Here are some foods...
Dietary fibre plays an important role in maintaining our health and protecting us against many diseases like diabetes, heart disease. Oats, oat bran, and oatmeal contain a specific type of fibre known as beta-glucan. It is a soluble fibre that helps in decreasing LDL (bad cholesterol). One of the special things about the way oats work unlike other fibres is that it lowers only bad cholesterol while levels of good cholesterol (HDL) remain unchanged. This means an even better ratio between total cholesterol and HDL, ensuring increased protection against heart disease. Oatmeal is the only wholegrain food recognised by the FDA to lower cholesterol and the risk of heart disease, thereby allows its claim as a heart protective ingredient in food labels. Studies also show that in individuals with high cholesterol (above 220 mg/dl), consuming just 3 grams of soluble oat fibre per day (an amount found in a bowl of oatmeal) typically lowers total cholesterol.
Soy protein protects against various heart diseases and hypercholesterolemia as it decreases LDL (bad cholesterol) significantly, increases HDL (good cholesterol) and prevents oxidation of bad cholesterol to prevent oxidation in blood vessels.
Several studies have suggested that drinking either green or black tea may lower blood cholesterol concentration, blood pressure and inhibit clotting of blood, providing some protection against cardiovascular disease. While green tea benefits arise from catechins, black tea benefits arise from theaflavins, both of which inhibit oxidation of bad cholesterol LDL. Tea contains significant amounts of folic acid. Folic acid helps reduce the risk of heart disease and cancer. A person could obtain up to 25 per cent of RDA for folic acid by drinking five cups a day.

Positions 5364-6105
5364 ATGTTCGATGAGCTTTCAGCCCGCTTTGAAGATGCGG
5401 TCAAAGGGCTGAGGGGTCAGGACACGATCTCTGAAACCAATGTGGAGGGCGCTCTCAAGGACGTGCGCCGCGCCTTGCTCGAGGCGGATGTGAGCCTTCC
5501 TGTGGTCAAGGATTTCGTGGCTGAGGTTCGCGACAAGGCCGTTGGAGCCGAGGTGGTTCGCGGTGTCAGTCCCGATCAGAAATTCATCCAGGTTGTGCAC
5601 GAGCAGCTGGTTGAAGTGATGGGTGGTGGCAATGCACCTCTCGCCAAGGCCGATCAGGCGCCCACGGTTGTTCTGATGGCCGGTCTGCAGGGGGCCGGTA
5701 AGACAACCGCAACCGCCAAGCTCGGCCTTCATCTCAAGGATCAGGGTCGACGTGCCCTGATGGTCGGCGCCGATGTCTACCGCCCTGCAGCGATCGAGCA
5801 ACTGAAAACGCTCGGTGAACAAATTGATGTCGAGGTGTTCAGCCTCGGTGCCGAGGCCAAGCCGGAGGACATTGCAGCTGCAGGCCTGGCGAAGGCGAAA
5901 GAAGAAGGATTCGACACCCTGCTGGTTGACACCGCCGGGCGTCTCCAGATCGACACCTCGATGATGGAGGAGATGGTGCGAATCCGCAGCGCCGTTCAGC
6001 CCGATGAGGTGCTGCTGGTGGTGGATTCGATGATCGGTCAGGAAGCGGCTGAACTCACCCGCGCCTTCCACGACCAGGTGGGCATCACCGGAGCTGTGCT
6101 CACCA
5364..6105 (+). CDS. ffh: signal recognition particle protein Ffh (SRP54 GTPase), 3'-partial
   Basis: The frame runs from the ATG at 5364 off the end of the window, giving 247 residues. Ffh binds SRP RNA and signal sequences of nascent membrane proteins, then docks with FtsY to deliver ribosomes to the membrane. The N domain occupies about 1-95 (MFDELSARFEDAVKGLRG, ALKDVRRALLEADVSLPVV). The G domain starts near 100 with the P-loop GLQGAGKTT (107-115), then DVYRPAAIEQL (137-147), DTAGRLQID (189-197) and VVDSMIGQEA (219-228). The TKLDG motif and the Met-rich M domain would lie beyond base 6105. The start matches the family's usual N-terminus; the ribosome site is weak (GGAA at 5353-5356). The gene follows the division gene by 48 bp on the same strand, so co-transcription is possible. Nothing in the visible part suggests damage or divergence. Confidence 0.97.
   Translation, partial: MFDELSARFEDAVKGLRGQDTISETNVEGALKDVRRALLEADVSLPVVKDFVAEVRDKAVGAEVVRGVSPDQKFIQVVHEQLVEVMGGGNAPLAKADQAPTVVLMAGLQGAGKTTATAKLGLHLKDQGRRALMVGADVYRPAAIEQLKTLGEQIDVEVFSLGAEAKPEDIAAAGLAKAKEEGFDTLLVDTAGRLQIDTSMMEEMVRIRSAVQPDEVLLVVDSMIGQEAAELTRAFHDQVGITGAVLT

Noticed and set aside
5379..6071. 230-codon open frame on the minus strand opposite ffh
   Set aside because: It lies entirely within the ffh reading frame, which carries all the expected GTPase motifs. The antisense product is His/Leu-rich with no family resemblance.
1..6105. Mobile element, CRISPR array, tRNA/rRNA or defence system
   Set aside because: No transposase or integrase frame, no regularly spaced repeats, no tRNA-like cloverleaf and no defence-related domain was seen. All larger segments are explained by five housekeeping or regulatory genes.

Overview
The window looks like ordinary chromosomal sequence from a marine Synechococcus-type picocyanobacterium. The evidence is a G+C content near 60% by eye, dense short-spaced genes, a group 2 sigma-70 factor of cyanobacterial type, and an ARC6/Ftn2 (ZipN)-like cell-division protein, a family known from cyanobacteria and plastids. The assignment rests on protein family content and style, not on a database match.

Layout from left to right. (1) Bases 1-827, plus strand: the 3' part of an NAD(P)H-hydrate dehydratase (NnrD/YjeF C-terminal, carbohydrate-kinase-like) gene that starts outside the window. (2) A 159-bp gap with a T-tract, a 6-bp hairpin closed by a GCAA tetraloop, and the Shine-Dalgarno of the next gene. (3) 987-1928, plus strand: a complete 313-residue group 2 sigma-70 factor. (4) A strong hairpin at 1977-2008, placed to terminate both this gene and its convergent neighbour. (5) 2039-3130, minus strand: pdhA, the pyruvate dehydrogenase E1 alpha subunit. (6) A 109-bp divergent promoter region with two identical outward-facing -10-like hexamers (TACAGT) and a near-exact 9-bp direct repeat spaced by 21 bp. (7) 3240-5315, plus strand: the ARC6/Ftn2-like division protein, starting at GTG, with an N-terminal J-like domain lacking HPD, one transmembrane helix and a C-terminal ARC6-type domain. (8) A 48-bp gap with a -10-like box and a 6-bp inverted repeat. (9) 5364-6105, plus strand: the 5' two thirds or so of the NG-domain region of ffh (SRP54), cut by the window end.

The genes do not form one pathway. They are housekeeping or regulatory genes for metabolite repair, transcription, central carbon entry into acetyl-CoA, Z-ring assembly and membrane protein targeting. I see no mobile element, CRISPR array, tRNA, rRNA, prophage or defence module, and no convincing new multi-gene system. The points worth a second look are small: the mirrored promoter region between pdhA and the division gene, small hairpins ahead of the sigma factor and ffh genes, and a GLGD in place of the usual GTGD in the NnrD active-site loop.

Several scientific researches have found that barley has some unique health-promoting effects, particularly for the heart. Its cholesterol fighting effects seem to be even more promising than oats. Studies suggest that barley can lower cholesterol levels as much as 15 per cent in individuals with elevated cholesterol levels.
Like oats, barley too is a good source of "beta glucan", a water soluble form of fibre, which seems to retard fat and cholesterol absorption by the intestine. The fibre tends to bind bile salts, thus increasing cholesterol removal from the body, and fat soluble substances, tocotrienols (vitamin E) appear to suppress cholesterol synthesis by the liver.
The good old 'Isabgol' is high in insoluble fiber (hemi-cellulose) and soluble fibre. Psyllium has also been known to exhibit cardio-protective role as it helps in lowering blood cholesterol, especially the undesirable fraction of serum cholesterol, lowdensity lipoprotein (LDL), triglycerides, apo-lipoprotein B and reducing inflammation. Cholesterol lowering properties of psyllium can be attributed to its high fibre content and presence of beta-sitosterol (a phyto-chemical).